Are you having a boy or girl? This is one of the standard questions people ask a pregnant lady. Everyone asks. It has become a kind of conversation starter. It’s not that the stranger in the grocery store really cares, but it just seems like natural thing to say. It’s part of the standard questions we ask pregnant women. How far along are you? Is there just one? When are you due? People get excited about pregnancy and want to share the experience.
So what if you choose not to find out the gender of your baby?
This comes up occasionally. Couples have various reasons but usually it’s centered around wanting to be surprised. They want to have that magical TV moment of shock, excitement and joy. I have seen deliveries almost daily for the past eleven years. I will say couples are always surprised. Its hard to say whether finding out the gender has anything to do with it. Seeing a delivery is magical in and of itself. Everyone seems surprised, seeing a human being expelled from your body is a miracle to watch. I don’t see much difference if you know the gender or not.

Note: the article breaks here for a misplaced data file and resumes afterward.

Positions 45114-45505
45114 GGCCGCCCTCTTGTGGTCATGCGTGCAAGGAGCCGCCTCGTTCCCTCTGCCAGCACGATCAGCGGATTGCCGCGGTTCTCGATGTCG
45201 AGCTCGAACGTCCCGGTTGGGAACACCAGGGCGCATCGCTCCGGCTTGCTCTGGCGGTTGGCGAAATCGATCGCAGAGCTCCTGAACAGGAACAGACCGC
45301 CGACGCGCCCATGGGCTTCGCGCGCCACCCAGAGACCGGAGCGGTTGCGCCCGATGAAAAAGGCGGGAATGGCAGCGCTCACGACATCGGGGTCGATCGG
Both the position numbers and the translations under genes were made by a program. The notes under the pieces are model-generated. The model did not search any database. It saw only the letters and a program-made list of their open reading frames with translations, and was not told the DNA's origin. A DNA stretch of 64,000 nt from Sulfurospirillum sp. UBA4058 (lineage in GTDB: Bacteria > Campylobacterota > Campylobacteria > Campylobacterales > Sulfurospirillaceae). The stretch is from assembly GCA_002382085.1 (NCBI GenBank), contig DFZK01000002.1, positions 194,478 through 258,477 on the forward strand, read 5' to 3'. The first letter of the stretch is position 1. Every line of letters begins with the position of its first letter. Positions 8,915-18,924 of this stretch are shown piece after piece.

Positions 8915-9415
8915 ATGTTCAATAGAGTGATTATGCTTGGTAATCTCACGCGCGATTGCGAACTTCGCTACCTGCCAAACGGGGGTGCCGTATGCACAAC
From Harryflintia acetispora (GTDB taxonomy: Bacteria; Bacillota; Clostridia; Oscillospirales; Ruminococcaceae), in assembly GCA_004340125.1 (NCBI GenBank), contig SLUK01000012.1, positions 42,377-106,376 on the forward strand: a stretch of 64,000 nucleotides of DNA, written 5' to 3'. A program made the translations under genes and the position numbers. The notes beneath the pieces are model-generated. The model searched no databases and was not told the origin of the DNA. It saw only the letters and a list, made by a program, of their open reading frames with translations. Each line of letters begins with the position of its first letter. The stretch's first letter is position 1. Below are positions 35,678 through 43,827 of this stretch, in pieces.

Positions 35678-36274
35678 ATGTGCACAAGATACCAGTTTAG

On the other hand, if you choose to find out what you are having you get two surprises. The initial is in the second trimester when the sonographer shows you the “boy parts” or the “girl parts.” Then you get a second surprise at delivery making two surprises and two moments to celebrate.
Interestingly, I notice a difference in the language moms use during the pregnancy. Before we know the gender they call the baby “it” or the generic “the baby.” Moms who know the gender say “he” and “she” and often start referring to the baby by name —-“Jaden is moving a lot today.” Does this mean these moms are bonding to their baby earlier? Who knows?
To me it seems like people would want to know just to avoid the annoyance of having to explain to strangers at the mall why you are not finding out. Also, who wants all yellow clothes at the baby shower? My mother shared a story from the days before knowing the sex of the baby was an option. While pregnant with me she painted one room green. When pregnant with my sister she painted it yellow.
When I have a patient who does not know I instruct our sonographer to write only “normal genitalia” and not gender. My policy is if the patient does not know then I don’t either. I learned that the hard way. A few years ago, after “keeping the secret” the entire pregnancy I referred to the baby casually as “she” during labor. Oops. The wise mom immediately caught the slip. I tried to cover it up but she was not buying it.
So should you find out ahead of time? I’ll tell you 9 months from now.
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